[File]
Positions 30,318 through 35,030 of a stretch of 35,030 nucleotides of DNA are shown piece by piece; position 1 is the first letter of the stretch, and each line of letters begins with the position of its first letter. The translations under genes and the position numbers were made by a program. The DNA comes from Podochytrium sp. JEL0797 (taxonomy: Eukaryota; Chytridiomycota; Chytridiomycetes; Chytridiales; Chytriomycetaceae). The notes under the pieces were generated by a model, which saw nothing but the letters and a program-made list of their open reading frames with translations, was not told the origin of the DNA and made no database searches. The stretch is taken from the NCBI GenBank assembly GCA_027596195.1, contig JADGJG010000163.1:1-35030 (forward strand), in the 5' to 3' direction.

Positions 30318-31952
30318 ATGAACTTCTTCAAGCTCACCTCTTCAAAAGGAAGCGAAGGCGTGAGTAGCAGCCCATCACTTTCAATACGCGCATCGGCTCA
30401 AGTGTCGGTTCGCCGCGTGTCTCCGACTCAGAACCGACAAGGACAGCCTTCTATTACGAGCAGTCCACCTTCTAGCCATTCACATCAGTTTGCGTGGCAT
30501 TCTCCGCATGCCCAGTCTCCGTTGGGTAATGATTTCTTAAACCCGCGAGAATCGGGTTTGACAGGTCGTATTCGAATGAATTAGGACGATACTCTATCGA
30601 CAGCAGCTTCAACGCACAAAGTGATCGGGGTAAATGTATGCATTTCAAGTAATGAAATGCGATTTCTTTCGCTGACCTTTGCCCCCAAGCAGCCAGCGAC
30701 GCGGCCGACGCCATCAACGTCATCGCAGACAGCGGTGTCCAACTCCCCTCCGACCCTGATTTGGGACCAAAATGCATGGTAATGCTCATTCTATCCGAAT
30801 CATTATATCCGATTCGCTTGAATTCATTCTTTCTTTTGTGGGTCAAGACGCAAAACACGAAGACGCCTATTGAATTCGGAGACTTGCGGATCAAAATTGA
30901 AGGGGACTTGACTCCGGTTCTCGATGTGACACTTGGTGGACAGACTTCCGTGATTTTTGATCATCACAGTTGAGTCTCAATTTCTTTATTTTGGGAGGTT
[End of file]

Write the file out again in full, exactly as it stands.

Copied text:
Positions 30,318 through 35,030 of a stretch of 35,030 nucleotides of DNA are shown piece by piece; position 1 is the first letter of the stretch, and each line of letters begins with the position of its first letter. The translations under genes and the position numbers were made by a program. The DNA comes from Podochytrium sp. JEL0797 (taxonomy: Eukaryota; Chytridiomycota; Chytridiomycetes; Chytridiales; Chytriomycetaceae). The notes under the pieces were generated by a model, which saw nothing but the letters and a program-made list of their open reading frames with translations, was not told the origin of the DNA and made no database searches. The stretch is taken from the NCBI GenBank assembly GCA_027596195.1, contig JADGJG010000163.1:1-35030 (forward strand), in the 5' to 3' direction.

Positions 30318-31952
30318 ATGAACTTCTTCAAGCTCACCTCTTCAAAAGGAAGCGAAGGCGTGAGTAGCAGCCCATCACTTTCAATACGCGCATCGGCTCA
30401 AGTGTCGGTTCGCCGCGTGTCTCCGACTCAGAACCGACAAGGACAGCCTTCTATTACGAGCAGTCCACCTTCTAGCCATTCACATCAGTTTGCGTGGCAT
30501 TCTCCGCATGCCCAGTCTCCGTTGGGTAATGATTTCTTAAACCCGCGAGAATCGGGTTTGACAGGTCGTATTCGAATGAATTAGGACGATACTCTATCGA
30601 CAGCAGCTTCAACGCACAAAGTGATCGGGGTAAATGTATGCATTTCAAGTAATGAAATGCGATTTCTTTCGCTGACCTTTGCCCCCAAGCAGCCAGCGAC
30701 GCGGCCGACGCCATCAACGTCATCGCAGACAGCGGTGTCCAACTCCCCTCCGACCCTGATTTGGGACCAAAATGCATGGTAATGCTCATTCTATCCGAAT
30801 CATTATATCCGATTCGCTTGAATTCATTCTTTCTTTTGTGGGTCAAGACGCAAAACACGAAGACGCCTATTGAATTCGGAGACTTGCGGATCAAAATTGA
30901 AGGGGACTTGACTCCGGTTCTCGATGTGACACTTGGTGGACAGACTTCCGTGATTTTTGATCATCACAGTTGAGTCTCAATTTCTTTATTTTGGGAGGTT